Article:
“Could the CIA have planted the evidence? I don’t know. No one ever came to me and said, ‘Now we can go for the Libyans’, it was never as straightforward as that. The CIA was extremely subtle. For me the significant evidence came when the Scottish police made the connection with Malta. [Pressed for his own view, Fraser cites a Scottish murder case, that of Patrick Meehan, in which, it was alleged, the prosecution case had been “improved” by the planting of evidence.] Was there a similarity? I don’t know, but if there was one witness I was not happy about, it was Mr Bollier [Founder of MEBO], who was deeply unreliable.”
Lord Fraser — The Lord Advocate at the time that charges were brought against Abdelbaset Megrahi and Lamin Fhimah for the destruction of Pan Am 103
“Cretton [Real name : Swiss Inspector Hans Knaus] expressed his concerns (…) The first was that the CIA had planted the chip [PT/35(b)] in the wreckage found at Lockerbie. Henderson and I told him this thought had also crossed our minds. Neither of us believed the CIA or any government official would do such a thing, but we had discussed the possibility.”
Richard Marquise — FBI Agent who led the US side of the Lockerbie investigation
PT/35(b) is a small fragment of a timer circuit that was allegedly found among the debris of Pan Am 103 near the town of Lockerbie. After more than ten years of investigation, I have come to the conclusion that PT/35(b) is a forgery that was planted among the debris to implicate Libya in the bombing of Pan Am 103 and to steer the investigation away from the original suspects.
To mark the 30th Anniversary of the Pan Am 103 tragedy, INTEL TODAY will re-post one of our best Lockerbie stories every Wednesday until the end of the year. We would like to know what you think. Please, take this poll and encourage your friends to participate.
As I explained in the last posts, it is abundantly clear that the fragment PT35(b) did not come from a Thuring circuit board supplied to MEBO to manufacture the MST-13 timers delivered to Libya. I have already told you how PT/35(b) was made. But, WHEN was it made? Follow us on Twitter: @INTEL_TODAY
RELATED POST: Remembering Lockerbie — Pan Am 103 Quotes
Do we have any information that might help us to figure out WHEN PT/35(b) was fabricated? Short answer: YES! But until now, the truth has been swept under the mat.
In the very late 80’s and well into the 90’s, the CCL (copper clad laminate) industry modified the production of the copper foil and the laminating process to improve the adhesion of the copper to the board.
The copper used must be able to achieve good peel strengths so the copper does not pull away from the glass and resin. So pay attention to the so-called “matt side” of the copper track of PT/35((b)!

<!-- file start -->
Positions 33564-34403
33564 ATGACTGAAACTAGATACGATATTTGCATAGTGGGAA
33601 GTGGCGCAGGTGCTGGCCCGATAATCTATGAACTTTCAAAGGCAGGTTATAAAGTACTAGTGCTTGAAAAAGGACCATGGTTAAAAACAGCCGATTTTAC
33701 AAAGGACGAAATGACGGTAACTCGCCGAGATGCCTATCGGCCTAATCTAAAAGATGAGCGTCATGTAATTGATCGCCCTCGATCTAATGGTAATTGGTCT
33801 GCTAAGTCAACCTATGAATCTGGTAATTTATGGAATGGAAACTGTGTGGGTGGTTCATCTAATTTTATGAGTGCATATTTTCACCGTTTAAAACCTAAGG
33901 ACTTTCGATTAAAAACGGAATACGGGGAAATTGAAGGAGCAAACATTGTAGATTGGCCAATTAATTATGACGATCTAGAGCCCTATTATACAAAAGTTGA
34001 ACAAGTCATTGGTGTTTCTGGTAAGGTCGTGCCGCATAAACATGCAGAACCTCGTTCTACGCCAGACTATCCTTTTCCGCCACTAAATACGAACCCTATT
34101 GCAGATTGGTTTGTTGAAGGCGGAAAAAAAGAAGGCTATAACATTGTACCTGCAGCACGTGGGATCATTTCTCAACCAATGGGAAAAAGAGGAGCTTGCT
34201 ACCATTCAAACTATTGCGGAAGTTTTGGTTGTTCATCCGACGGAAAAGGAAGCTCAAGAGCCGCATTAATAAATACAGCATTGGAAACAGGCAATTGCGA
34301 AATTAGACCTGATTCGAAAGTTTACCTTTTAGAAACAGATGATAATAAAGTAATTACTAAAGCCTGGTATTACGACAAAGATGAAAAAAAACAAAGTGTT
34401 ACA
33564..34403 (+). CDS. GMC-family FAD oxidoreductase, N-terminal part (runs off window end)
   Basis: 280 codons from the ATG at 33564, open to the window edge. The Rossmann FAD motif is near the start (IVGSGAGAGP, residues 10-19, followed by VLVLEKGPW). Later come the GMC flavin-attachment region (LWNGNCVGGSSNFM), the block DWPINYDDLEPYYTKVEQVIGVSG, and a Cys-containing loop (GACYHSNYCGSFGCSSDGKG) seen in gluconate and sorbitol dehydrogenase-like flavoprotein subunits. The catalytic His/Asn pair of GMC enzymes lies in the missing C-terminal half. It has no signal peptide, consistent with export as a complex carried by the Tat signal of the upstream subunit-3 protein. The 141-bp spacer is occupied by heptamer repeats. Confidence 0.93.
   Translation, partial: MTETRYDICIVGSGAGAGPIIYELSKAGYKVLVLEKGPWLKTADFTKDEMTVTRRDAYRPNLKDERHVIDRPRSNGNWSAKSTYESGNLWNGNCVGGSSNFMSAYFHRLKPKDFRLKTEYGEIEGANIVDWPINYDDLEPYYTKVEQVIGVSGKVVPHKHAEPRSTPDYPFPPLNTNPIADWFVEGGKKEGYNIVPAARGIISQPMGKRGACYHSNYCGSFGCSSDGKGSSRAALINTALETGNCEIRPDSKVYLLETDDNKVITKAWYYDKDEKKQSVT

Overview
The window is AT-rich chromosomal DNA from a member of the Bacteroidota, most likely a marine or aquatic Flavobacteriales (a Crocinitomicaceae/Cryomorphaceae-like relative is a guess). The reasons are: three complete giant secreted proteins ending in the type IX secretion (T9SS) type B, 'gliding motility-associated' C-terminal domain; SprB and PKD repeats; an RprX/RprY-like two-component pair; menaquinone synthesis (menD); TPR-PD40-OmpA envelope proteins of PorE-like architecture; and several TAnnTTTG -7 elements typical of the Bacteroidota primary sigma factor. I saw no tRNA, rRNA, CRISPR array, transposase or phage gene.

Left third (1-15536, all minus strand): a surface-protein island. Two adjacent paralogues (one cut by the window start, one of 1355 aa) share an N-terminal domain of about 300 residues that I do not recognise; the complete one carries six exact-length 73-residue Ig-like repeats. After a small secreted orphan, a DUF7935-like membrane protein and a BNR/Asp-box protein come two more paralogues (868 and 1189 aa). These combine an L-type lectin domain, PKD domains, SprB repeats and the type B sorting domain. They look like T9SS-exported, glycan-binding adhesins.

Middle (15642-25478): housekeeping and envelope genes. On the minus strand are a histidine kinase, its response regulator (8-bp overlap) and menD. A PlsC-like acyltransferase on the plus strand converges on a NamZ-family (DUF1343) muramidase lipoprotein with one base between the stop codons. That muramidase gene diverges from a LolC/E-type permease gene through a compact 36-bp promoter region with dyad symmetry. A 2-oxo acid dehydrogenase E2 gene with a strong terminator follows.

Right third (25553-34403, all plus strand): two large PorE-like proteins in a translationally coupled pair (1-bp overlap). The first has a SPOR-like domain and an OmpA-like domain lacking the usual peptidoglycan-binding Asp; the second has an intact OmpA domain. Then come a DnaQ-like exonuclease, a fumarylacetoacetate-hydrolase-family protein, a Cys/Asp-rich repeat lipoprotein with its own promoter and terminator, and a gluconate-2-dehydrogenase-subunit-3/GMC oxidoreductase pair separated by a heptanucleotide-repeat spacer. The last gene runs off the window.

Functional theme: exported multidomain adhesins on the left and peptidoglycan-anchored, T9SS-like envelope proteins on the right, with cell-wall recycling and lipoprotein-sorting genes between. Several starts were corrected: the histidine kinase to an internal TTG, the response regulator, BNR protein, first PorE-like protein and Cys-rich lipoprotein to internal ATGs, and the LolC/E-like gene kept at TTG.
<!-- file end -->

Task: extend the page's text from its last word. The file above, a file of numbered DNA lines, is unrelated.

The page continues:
Peel Strength; This measurement is taken to evaluate the adhesion of the resin to the copper cladding, in units of lbf/in or N/m. Measurements are taken after samples have been conditioned in the following manner: as received, after thermal stress, and after chemical processing.
Thermal Stress; This measurement is taken to evaluate the thermal integrity of laminates after short-term exposure to solder, 10 seconds at 550°F (288°C). The samples are evaluated for evidence of blisters and delamination.
Copper adhesion is achieved by a combination of physical and chemical bonding. ED copper foil has a natural “tooth structure” formed during electro-deposition and the nodular treatment provides a locking mechanism when the resin coats and encapsulates the copper teeth/treatment.
Chemical treatment of copper foils can also enhance bonds. Many of the foils in use today have proprietary silane or other treatments which chemically enhance bond to a variety of resins.
Please, understand that all copper finishes will not work equally well with all resins.
Optimization of lamination process and selection of the foil finish for each resin system is critical to achieving good bonds.
Finally, in order to reduce oxidation and make a more thermally stable treatment, brass, zinc or sometimes nickel is plated lightly over the deposited copper nodules.
The characteristics of the matt side of the PT/35(b) copper tracks reflect all these improvements.
The number of nodules (peaks) per unit area is higher on PT/35(b) than on the control sample of the PCB produced by THURING for MEBO in 1985.
Moreover, brass is clearly visible on PT/35(b), but not on the MEBO control sample.
“The yellow Matte side colouration was evident, indicating the presence of a brass barrier layer.” (Michael Whitehead Precognition — Statement S5587H)
And I have already explained that the resin of PT/35(b) is different from the resin of the control board, as expected for the reason mentioned above.
These differences clearly indicate that the CCL of PT/35(b) was manufactured at later time than the CCL used for the MEBO timers delivered to Libya in 1985/1986.
But when? Perhaps, the presence of brass traces in the bonding layer is the key — or at least the easiest path — to unlock that mystery.
According to an anonymous British expert, this process (the inclusion of a brass layer) was patented in 1991.
However, one should keep in mind that it can take several years for the patent to be granted.
Of course, one is not required to wait until he has obtain a patent to start exploiting the invention. He can begin doing so — under certain conditions — as soon as the patent application has been filed.
So, here is the question. When was that patent filed, and when was that technology implemented?
I do not know the answers yet, but I have suggested long ago that it happened sometimes in the late 80s, and perhaps indeed after the Lockerbie tragedy.
For sure, this technology did not exist in 1985 when THURING delivered the PCBs to MEBO.
Lockerbie 30th Anniversary — PT/35(b) : When Was the Lockerbie Key Evidence Forged?